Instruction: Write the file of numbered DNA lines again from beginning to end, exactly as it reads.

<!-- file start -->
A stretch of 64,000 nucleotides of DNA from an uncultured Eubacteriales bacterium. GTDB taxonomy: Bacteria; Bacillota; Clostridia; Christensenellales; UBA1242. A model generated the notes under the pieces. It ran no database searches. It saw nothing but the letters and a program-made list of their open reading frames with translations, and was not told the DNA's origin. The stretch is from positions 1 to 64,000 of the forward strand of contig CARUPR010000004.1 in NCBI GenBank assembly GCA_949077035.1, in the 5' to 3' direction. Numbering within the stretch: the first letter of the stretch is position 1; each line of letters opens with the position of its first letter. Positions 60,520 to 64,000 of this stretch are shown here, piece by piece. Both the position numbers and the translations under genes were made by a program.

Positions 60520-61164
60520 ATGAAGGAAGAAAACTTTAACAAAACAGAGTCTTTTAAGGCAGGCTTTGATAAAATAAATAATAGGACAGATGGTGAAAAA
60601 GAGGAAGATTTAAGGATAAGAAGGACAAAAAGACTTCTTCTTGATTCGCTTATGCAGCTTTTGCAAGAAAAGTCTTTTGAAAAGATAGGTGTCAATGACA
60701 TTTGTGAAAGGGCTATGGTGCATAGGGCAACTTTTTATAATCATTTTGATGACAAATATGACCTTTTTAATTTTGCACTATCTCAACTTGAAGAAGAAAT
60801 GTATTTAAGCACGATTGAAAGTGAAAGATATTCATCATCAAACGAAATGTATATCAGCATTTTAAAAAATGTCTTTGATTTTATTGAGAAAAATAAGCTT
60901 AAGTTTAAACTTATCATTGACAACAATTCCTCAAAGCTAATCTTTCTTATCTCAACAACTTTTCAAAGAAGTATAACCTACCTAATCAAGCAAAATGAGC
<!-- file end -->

A stretch of 64,000 nucleotides of DNA from an uncultured Eubacteriales bacterium. GTDB taxonomy: Bacteria; Bacillota; Clostridia; Christensenellales; UBA1242. A model generated the notes under the pieces. It ran no database searches. It saw nothing but the letters and a program-made list of their open reading frames with translations, and was not told the DNA's origin. The stretch is from positions 1 to 64,000 of the forward strand of contig CARUPR010000004.1 in NCBI GenBank assembly GCA_949077035.1, in the 5' to 3' direction. Numbering within the stretch: the first letter of the stretch is position 1; each line of letters opens with the position of its first letter. Positions 60,520 to 64,000 of this stretch are shown here, piece by piece. Both the position numbers and the translations under genes were made by a program.

Positions 60520-61164
60520 ATGAAGGAAGAAAACTTTAACAAAACAGAGTCTTTTAAGGCAGGCTTTGATAAAATAAATAATAGGACAGATGGTGAAAAA
60601 GAGGAAGATTTAAGGATAAGAAGGACAAAAAGACTTCTTCTTGATTCGCTTATGCAGCTTTTGCAAGAAAAGTCTTTTGAAAAGATAGGTGTCAATGACA
60701 TTTGTGAAAGGGCTATGGTGCATAGGGCAACTTTTTATAATCATTTTGATGACAAATATGACCTTTTTAATTTTGCACTATCTCAACTTGAAGAAGAAAT
60801 GTATTTAAGCACGATTGAAAGTGAAAGATATTCATCATCAAACGAAATGTATATCAGCATTTTAAAAAATGTCTTTGATTTTATTGAGAAAAATAAGCTT
60901 AAGTTTAAACTTATCATTGACAACAATTCCTCAAAGCTAATCTTTCTTATCTCAACAACTTTTCAAAGAAGTATAACCTACCTAATCAAGCAAAATGAGC